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DODO´NA (Δωδώνη; sometimes Δωδών, Soph. Trach. 172: Eth. Δωδωναῖος), a town in Epeirus, celebrated for its oracle of Zeus, the most ancient in Hellas. It was one of the seats of the Pelasgians, and the Dodonaean Zeus was a Pelasgic divinity. The oracle at Dodona enjoyed most celebrity in the earlier times. In consequence of its distance from the leading Grecian states, it was subsequently supplanted to a great extent by that at Delphi; but it continued to enjoy a high reputation, and was regarded in later times as one of the three greatest oracles, the other two being those of Delphi and of Zeus Ammon in Libya. (Strab. xvi. p.762; Cic. de Div. 1.1, 43; Corn. Nep. Lys. 3.)

The antiquity of Dodona is attested by several passages of Homer, which it is necessary to quote as they have given rise to considerable discussion:

The ancient critics believed that there were two places of the name of Dodona, one in Thessaly, in the district of Perrhaebia near Mount Olympus, and the other in Epeirus in the district of Thesprotia; that the Enienes mentioned (No. 1) along with the Perrhaebi of the river Titaresius came from the Thessalian town; and that the Dodona, which Ulysses visited in order to consult the oracular oak of Zeus, after leaving the king of the Thesproti, was the place in Epeirus (No. 3). With respect to the second passage above quoted there was a difference of opinion; some supposing [p. 1.782]posing that Achilles prayed to Zeus in the Thessalian Dodona as the patron god of his native country; but others maintaining that the mention of Selli, whose name elsewhere occurs in connection with the Thesprotian Dodona, points to the place in Epeirus. (Strab. vii. p.327, ix. p. 441; Steph. B. sub voce Δωδώνη.) There can be no doubt, that the first-quoted passage in Homer refers to a Dodona in Thessaly; but as there is no evidence of the existence of an oracle at this place, it is probable that the prayer of Achilles was directed to the god in Epeirus, whose oracle had already acquired great celebrity, as we see from the passage in the Odyssey. The Thessalian Dodona is said to have been also called Bodona; and from this place the Thesprotian Dodona is said to have received a colony and its name. (Steph. B. sub voce Δωδώνη.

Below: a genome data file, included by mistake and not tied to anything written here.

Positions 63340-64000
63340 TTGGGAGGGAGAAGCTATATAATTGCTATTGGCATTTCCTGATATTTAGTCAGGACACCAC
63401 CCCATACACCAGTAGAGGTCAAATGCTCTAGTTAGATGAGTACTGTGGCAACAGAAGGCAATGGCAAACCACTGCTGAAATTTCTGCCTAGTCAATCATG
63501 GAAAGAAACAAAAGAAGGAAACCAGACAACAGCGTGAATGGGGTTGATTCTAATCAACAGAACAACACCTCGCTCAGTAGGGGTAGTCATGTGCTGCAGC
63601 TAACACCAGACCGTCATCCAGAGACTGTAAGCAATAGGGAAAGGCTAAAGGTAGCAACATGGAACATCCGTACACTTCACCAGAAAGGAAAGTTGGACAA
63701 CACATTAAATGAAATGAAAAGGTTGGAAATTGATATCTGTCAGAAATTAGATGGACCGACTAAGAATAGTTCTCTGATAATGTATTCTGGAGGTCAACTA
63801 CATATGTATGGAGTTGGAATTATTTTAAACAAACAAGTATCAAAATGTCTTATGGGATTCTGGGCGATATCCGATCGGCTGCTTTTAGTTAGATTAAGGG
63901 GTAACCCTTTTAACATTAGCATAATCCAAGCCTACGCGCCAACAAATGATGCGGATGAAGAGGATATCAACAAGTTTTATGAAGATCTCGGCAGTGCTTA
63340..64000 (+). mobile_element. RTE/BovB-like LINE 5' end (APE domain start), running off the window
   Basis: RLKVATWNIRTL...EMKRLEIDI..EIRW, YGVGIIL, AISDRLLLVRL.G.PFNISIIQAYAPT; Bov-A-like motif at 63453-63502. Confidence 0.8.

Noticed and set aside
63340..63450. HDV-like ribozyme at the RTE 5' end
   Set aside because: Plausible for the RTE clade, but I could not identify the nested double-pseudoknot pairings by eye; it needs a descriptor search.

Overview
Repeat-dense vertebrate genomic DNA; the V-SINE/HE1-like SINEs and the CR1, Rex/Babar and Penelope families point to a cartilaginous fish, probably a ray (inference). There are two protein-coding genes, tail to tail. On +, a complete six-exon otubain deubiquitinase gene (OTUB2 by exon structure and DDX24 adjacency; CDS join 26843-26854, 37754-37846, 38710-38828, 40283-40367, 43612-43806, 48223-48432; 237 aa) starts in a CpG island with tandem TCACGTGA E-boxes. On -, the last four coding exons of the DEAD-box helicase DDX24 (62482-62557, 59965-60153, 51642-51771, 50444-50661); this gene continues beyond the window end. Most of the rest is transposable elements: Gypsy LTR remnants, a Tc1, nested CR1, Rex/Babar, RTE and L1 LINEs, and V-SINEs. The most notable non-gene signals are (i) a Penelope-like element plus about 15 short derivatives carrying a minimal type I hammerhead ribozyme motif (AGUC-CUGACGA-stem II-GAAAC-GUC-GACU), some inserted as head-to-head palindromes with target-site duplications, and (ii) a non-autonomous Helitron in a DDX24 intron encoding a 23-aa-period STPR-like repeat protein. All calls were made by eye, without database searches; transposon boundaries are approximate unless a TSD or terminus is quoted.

The Selli, whom Homer describes as the interpreters of Zeus, “men of unwashed feet, who slept on the ground,” appear to have been a tribe. They are called by Pindar the Helli; and the surrounding country, named after them Hellopia (Ἑλλοπίη), is described by Hesiod as a fertile land with rich pastures, wherein Dodona was situated. (Strab. vii. p.328; Schol. ad Soph. Trach. 1167.) Aristotle places the most ancient Hellas “in the parts about Dodona and the Achelous,” adding that the Achelous has frequently changed its course,--a necessary addition, since the Achelous does not flow near Dodona. He likewise states that the flood of Deucalion took place in this district, which “was inhabited at that time by the Selli, and by the people then called Graeci, but now Hellenes.” (Aristot. Meteor. 1.14.) We do not know the authority which Aristotle had for this statement, which is in opposition to the commonly received opinion of the Greeks, who connected Deucalion, Hellen, and the Hellenes, with the district in Thessaly between Mounts Othrys and Oeta. (Grote, Hist. of Greece, vol. ii. p. 355.)